Warrap: Food shortage grips Gogrial West, Twic counties

Citizens and officials in Warrap State have raised concerns about a severe food shortage in Gogrial West and Twic Counties. The crisis has also begun to spread to neighbouring areas.

Citizens and officials in Warrap State have raised concerns about a severe food shortage in Gogrial West and Twic Counties. The crisis has also begun to spread to neighbouring areas.

Gogrial West County shares borders with Twic County in the northeast, Gogrial East County in the east, and Aweil in Northern Bahr El Ghazal State to the west.

Gogrial West County experienced heavy rains and river flooding last year, resulting in food shortages and waterborne diseases among the local population.

The soaring prices of essential commodities have made it difficult for residents of Gogrial West and Twic Counties to cope with their living conditions.

Speaking to Radio Tamazuj on Thursday, Angeth Teng, a resident of Akuac village in Akon town, shared her perspective, stating, “While everything seems fine in the village, the problem of food scarcity is overwhelming.”

“The price of malwa has risen to SSP 3,000, compared to the previous SSP 200 when goods were imported from Sudan. Additionally, one kilo of sugar, which used to cost SSP 700, is now priced at SSP 1,500. Similarly, a malwa of wheat and Ugali are being sold for SSP 10,000 and SSP 9,000, respectively,” she added.

Paul Akuien, a resident of Akuac Awan Payam, expressed his concern about the escalating prices of sorghum, flour, and sugar, which have made it difficult for citizens to sustain their lives.

“A malwa of dura is now being sold for SSP 3,000 in the AKuac market, and people are suffering due to the exorbitant prices of food items. Many people work on the farms of wealthier individuals to earn some income and afford basic necessities such as a cup of flour to feed their families. Unfortunately, there has been a scarcity of goods coming from Wau and Sudan,” he explained.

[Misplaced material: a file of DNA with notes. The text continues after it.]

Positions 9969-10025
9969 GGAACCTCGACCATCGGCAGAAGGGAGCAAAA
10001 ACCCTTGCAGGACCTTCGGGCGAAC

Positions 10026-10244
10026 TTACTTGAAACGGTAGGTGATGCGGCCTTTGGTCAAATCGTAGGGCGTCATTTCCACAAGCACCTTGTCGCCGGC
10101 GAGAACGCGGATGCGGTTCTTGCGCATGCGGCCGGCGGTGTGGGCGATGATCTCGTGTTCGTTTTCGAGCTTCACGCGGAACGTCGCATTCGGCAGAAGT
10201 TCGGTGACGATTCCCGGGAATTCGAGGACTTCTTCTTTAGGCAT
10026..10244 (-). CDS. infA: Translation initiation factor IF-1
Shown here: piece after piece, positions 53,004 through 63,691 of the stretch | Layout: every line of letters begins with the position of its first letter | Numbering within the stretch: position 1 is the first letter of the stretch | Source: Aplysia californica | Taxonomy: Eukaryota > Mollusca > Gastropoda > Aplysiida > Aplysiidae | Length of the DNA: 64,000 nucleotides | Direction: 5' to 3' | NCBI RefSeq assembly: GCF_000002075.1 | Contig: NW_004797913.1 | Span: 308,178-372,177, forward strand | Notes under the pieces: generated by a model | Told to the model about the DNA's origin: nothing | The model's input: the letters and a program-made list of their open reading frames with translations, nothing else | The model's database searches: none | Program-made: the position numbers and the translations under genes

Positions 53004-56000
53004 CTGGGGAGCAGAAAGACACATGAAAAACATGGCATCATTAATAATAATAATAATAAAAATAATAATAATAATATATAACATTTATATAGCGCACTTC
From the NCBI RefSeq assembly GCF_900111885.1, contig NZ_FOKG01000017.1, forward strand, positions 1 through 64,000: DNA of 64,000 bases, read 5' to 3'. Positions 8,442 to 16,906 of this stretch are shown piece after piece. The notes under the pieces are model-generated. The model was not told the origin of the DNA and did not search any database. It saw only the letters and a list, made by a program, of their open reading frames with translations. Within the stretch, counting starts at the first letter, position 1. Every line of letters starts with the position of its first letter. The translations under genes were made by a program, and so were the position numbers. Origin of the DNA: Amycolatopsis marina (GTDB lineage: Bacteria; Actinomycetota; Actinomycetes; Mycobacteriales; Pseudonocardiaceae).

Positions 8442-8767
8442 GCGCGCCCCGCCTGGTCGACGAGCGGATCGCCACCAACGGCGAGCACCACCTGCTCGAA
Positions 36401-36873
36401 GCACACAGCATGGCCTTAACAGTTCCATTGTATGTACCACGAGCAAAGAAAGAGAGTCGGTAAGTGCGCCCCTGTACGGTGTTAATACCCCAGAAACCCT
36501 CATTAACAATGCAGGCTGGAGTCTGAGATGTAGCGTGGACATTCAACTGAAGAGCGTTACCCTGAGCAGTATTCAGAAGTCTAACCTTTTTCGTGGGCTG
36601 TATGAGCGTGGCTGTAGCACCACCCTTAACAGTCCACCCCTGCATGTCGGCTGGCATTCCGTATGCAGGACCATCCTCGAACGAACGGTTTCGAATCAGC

Aguek Manut, a 24-year-old mother of three from Wunrok Payam in Twic County, emphasized the unbearable living conditions and called upon the government to provide sorghum at affordable prices.

“In Wunrok Payam, a malwa is priced at SSP 3,200, and grinding it costs an additional SSP 400. This amounts to a total of SSP 3,600, compared to the time when goods were imported from Sudan, when we could buy malwa for SSP 2,500 and grinding for SSP 200,” Aguek elaborated.

She further highlighted the escalating prices of essential items like tea and sugar, making life increasingly challenging for the local population.

Garang Mangok, the Twic County chairperson of the Chamber of Commerce, confirmed that high prices were also prevalent in Twic County, similar to Gogrial West County. He stated, “In Twic County, a 50 kg bag of flour is being sold for SSP 60,000, compared to SSP 37,000 in May. Similarly, a 50 kg bag of white sugar now costs SSP 65,000, up from the previous price of SSP 38,000. However, people in Turalei and Wunrok use malwas as alternatives for sugar and flour.”

Mangok further highlighted the challenges faced by businesses due to the continuous increase in commodity prices and the lack of goods from Sudan. He also attributed the instability in the market to the strengthening of the United States dollar against the South Sudanese Pound and the diversion of sugar and flour by Sudanese Arabs to the Darfur region.

Victor Wek, the commissioner of Gogrial West County, acknowledged the food crisis in his county, emphasizing the insufficient supply of food items in local markets. “While Gogrial West County maintains adequate security, it is severely affected by hunger. Food prices in Gogrial town have dramatically risen to SSP 3,500, and the same trend is observed in Akhon north, Mayen Pajok, Mayom Totin, and Akhon town,” Commissioner Victor explained. He attributed the problem to the closure of the trade route from Sudan, which previously served as a significant source of commodities for the region.

Muhamed Musa, a Sudanese trader in Kuac North Payam, Gogrial West County, shed light on the expensive transportation costs from Juba to Warrap State, which contribute to the high prices in local markets.

“The charges for truck transportation have risen significantly, from SSP 2,000,000 to 3,000,000 previously to SSP 5,000,000 to 55,000,000 now. Additionally, individuals involved in loading goods in Juba charge high costs, and Warrap State imposes taxes. Checkpoints along the Juba-Warrap road also demand extra money from our drivers. Consequently, the final price of food commodities has skyrocketed. However, as we purchase goods in South Sudanese Pounds from Juba, the issue of the United States dollar does not affect us,” Mohamed clarified.